Photo of an airplane flying in a blue sky with csome clouds, by Artturi Jalli on Unsplash

How the Aviation Lobby Got the European Commission to Derail Dutch Flight Reduction Plans

By Moritz Neujeffski & Olivier Hoedeman

Last week the Dutch government announced it was abandoning plans to reduce flight numbers at Amsterdam's Schiphol Airport by 10 per cent. The measure, which would have introduced a cap of 460,000 flights annually, was aimed at diminishing noise pollution for local residents, and would have simultaneously cut CO2 emissions. This reversal, termed a "bitter pill for the environment" by the government, was the result of political pressure from the European Commission and the US government. The European Commission in particular had been heavily lobbied by the aviation industry on the matter.

The decision was met with deep disappointment by environmental NGOs. Transport & Environment commented that “the reversal is a loss for the climate and for the health of Dutch citizens for the benefit of a few airlines' bottom line”. Greenpeace stated its disappointment that “Days after a huge climate march in Amsterdam, the Dutch government drops plan to cap the number of flights at Schiphol airport, one of EU's busiest” and pointed to the problematic role of “EU Commissioner and aviation zealot Adina Valean” in the controversial decision.

The aviation sector went into battle mode as soon as the ground-breaking flight reduction plans were announced in June 2022. In addition to initiating legal action against the Dutch government in March, the airline industry has been heavily lobbying the European Commission since the outset, slamming the flight cap and urging an official investigation into its compliance with EU law.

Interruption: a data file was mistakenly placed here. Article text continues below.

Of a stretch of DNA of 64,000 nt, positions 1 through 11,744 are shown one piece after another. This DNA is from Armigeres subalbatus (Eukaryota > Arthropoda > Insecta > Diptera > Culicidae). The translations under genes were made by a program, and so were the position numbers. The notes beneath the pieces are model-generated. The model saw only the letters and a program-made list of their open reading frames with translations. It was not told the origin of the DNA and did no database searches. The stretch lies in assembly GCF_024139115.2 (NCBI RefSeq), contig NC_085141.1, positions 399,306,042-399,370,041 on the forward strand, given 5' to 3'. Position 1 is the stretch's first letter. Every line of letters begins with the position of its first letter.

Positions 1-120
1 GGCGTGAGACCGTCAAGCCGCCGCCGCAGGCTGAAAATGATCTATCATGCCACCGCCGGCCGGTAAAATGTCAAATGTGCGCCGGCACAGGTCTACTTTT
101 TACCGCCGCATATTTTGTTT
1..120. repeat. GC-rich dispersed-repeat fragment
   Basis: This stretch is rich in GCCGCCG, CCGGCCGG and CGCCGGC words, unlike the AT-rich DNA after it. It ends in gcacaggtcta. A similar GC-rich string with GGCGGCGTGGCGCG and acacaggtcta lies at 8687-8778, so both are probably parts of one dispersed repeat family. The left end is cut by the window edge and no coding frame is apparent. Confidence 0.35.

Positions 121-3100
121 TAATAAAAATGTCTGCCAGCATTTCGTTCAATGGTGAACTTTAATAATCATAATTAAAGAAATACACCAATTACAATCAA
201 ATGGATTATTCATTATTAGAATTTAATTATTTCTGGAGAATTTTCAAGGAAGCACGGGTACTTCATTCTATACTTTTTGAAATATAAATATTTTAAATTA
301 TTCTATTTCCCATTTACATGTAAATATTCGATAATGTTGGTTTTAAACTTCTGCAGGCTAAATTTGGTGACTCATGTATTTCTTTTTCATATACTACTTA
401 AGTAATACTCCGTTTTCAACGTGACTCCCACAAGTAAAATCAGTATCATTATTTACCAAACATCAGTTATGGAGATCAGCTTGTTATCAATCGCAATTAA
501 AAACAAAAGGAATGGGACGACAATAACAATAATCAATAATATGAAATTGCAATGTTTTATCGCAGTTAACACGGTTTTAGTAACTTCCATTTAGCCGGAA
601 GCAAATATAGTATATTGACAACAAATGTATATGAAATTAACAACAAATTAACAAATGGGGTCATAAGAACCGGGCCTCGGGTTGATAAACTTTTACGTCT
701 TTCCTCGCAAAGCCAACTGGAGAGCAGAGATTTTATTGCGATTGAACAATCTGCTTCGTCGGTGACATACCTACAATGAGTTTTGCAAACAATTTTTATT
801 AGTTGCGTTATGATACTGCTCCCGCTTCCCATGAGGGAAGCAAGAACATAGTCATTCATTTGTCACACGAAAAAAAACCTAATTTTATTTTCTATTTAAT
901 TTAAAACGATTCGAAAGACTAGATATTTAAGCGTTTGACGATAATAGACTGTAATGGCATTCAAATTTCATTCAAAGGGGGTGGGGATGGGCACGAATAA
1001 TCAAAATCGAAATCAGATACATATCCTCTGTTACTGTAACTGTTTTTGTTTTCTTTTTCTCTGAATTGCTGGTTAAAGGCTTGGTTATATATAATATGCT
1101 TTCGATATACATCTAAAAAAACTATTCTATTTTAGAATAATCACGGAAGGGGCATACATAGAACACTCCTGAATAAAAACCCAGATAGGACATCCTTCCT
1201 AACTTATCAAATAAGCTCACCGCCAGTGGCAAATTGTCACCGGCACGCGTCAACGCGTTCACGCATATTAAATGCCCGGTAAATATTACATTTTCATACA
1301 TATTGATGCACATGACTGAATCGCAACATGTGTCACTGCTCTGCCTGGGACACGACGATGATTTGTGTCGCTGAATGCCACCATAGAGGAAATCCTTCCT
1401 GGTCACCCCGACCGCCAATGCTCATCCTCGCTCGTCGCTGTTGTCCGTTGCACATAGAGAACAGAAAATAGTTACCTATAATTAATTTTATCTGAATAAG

Internal documents released via a freedom of information request by Corporate Europe Observatory show that there was very close contact between industry and DG MOVE, the Commission’s transport policy department. Within weeks of the Dutch plans being announced, the aviation industry approached the European Commission to go against the flight reduction plans. From July 2022 to March 2023, at least three airlines (KLM Royal Dutch, AirFrance, and Delta), five international airline associations (Airport Council International, Airlines for America, International Air Transport Association (IATA), and the 'Europeans for Fair competition coalition' (a self-described “alliance of airline employers and employees”, run by a lobby consultancy on behalf of airlines including KLM/AirFrance and Lufthansa), as well as some sector-specific trade unions, approached the European Commission repeatedly with the demand to investigate and block the plans. According to the EU’s lobby register, airline associations such as Airlines for Europe and the IATA spend up to a million euros each per year on lobbying the EU.